Other times, you might have every group member disperse and find a partner from another group. After partnering up, they go through the 20-minute peer feedback process:
When this is done, each group member goes back and debriefs the feedback with their original group. After each member shares in a round-robin, the group, as a whole, talks about trends they see and discusses possible critical feedback they might want to address.
Pitfall #4: An Inability to Resolve Conflict
Sometimes group members fight with one another and they simply can’t resolve their conflict quickly. This is especially true in projects where there is already mutual buy-in and interdependence. Sometimes the conflict is personal. Personalities will clash. Students can get careless with their words. In these moments, you might need to step in and engage in conflict resolution. I’ve known teachers who have specific conflict resolution structures to guide them in the process. Others have used peer mediators.
Other times, the issue is less about personality and more about clashing creative visions. When I was a kid, I used to watch VH1 Behind the Music. Nearly every band broke up due to “creative differences.” Part of this is ego, with member feeling that their ideas are better than others (addressed in the second pitfall) but sometimes there is a genuine difference in the creative direction of a project.
However, whether it’s a personality issue (he’s not doing his fair share of the work or she’s dominating the conversations) or a creative difference, conflicts tend to fester due to a lack of trust. Conflict resolution requires hard conversations and often vulnerability. But that can’t exist without trust.
Solution: Spend time building trust
Trust is vital for interdependent work, with member depending on other members to complete their tasks. It can feel risky and even vulnerable to let go of control. Trust is also vital in order to give and receive critical feedback. I recently created a sketch video showing the grid I developed to help students see the connection between trust and feedback:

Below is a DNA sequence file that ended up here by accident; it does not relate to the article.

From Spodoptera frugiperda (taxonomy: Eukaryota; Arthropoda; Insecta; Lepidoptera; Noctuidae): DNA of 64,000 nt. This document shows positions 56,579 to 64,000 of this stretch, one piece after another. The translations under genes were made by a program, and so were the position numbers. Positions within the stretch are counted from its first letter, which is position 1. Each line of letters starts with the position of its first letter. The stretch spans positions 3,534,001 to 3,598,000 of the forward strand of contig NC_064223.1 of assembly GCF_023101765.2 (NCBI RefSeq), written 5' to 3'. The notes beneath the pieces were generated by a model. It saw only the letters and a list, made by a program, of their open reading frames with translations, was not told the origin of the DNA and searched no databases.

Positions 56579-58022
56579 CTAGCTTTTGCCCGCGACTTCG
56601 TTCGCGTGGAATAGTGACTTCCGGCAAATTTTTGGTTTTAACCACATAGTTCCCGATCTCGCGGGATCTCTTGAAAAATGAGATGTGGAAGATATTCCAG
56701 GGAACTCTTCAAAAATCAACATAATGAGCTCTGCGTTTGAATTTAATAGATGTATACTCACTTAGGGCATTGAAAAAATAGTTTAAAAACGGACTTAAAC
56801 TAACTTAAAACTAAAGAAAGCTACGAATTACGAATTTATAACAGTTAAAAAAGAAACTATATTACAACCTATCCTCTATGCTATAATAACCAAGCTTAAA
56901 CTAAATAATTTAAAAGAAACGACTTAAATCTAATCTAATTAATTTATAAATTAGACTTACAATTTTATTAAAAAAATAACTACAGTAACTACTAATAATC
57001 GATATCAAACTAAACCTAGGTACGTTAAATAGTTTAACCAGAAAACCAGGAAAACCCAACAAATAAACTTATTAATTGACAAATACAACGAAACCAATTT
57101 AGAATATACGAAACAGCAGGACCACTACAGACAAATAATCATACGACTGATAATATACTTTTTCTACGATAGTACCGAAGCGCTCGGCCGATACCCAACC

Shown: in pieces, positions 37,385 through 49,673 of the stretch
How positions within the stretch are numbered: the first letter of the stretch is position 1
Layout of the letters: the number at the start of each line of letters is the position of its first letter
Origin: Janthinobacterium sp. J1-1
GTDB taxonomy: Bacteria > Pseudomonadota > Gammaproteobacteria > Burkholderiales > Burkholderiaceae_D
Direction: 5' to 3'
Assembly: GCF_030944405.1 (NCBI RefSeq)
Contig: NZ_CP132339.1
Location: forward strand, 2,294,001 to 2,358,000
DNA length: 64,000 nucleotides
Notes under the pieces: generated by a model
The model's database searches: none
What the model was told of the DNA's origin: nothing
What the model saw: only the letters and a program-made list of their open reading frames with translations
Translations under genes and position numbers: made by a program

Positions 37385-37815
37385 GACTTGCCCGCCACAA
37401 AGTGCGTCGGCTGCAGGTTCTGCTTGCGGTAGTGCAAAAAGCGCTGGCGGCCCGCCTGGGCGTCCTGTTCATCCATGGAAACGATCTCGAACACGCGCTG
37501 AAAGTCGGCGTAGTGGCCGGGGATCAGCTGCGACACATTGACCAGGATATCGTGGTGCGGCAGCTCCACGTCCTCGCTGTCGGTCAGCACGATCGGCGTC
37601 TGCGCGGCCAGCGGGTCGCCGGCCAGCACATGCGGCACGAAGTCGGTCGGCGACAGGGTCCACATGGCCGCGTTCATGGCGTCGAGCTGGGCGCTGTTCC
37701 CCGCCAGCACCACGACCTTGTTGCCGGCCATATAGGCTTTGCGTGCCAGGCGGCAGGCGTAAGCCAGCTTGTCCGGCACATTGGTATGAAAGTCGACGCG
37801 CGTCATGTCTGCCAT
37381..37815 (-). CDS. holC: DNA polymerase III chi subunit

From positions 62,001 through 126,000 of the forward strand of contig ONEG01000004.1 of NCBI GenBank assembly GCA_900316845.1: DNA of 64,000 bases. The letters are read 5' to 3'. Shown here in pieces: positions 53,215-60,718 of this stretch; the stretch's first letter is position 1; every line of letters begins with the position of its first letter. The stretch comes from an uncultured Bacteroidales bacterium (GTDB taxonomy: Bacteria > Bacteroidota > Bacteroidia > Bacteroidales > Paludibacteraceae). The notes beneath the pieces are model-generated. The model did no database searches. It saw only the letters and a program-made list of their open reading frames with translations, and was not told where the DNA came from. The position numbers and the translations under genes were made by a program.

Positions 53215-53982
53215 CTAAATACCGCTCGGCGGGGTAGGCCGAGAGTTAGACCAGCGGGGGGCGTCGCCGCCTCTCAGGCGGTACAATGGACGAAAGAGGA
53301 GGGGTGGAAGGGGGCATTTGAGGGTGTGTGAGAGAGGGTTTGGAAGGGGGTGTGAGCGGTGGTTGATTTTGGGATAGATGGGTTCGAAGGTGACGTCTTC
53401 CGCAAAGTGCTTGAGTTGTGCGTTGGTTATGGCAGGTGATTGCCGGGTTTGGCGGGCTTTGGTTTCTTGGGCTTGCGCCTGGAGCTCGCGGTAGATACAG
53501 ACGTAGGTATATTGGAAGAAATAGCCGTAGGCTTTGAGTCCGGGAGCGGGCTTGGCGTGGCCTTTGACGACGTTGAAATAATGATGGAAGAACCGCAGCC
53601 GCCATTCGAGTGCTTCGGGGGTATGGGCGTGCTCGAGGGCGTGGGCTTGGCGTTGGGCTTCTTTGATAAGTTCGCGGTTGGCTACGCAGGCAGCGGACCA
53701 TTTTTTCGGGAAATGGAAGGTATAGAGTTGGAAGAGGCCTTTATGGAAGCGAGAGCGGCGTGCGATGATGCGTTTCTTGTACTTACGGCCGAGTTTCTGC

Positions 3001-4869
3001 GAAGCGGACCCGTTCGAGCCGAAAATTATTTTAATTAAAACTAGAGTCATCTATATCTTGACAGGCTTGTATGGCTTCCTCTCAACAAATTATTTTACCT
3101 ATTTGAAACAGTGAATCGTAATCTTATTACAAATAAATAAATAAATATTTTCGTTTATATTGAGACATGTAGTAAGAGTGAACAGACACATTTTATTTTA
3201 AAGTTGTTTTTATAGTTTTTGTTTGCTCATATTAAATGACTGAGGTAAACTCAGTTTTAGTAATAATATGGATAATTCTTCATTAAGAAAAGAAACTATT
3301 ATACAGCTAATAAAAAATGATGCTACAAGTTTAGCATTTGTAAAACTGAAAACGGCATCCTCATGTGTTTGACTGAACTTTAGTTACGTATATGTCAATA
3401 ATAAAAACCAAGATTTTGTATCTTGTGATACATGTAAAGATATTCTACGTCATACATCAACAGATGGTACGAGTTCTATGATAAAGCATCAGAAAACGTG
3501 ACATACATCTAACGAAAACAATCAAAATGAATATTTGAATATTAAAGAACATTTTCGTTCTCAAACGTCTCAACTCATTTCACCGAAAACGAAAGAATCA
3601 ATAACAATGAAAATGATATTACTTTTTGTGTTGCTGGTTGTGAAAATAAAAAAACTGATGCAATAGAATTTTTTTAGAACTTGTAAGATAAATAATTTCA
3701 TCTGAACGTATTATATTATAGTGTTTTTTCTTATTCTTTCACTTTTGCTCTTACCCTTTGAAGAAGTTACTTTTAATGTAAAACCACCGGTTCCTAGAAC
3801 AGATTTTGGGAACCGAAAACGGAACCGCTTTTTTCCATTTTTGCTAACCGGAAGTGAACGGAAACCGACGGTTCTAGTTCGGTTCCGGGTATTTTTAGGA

In some cases, you might need to do team-building activities before you even start with a project. I’m not saying we go full-blown into trust falls or bust out the ice breakers (I’m an introvert, which means I’d rather let the ice melt slowly over days or weeks instead of shattering it all at once). However, spending a little time earlier on in team-building can help students develop long-term trust throughout the project. It also helps to establish group norms and expectations.
Trust takes time to develop, which is why, as an eighth-grade teacher, I often had teams work for an entire quarter on multiple projects before changing up the grouping. The same thing is true of the collaborative teams I have at the university level.
The Need for Structure
Notice that these solutions work in tandem to boost collaboration. Trust leads to interdependence but interdependence can help develop trust. The following sketch video explores key elements of successful creative collaboration:
They also often require structure. This was a hard lesson for me. In my goal of empowering students, I worried that using specific structures would make the projects less authentic. However, outside of school, we often use structures in our shared work. True, you might keep it informal, but you might use a Mastermind Structure for peer feedback. You might not state it outright but you use a round-robin structure when sharing your ideas with one another. Some structures can crush creativity and feel cumbersome. But others can boost creative collaboration and actually facilitate ownership and interdependency.
And yet, and even when we, as educators, plan things well, collaborative work will never be perfect. Students will argue with one another. They’ll check out and wander around the classroom. Collaboration takes practice and that includes mistakes. But that’s the beauty of it. Even when the pitfalls happen, they are opportunities for students to learn and grow and ultimately develop the vital soft skill of collaboration.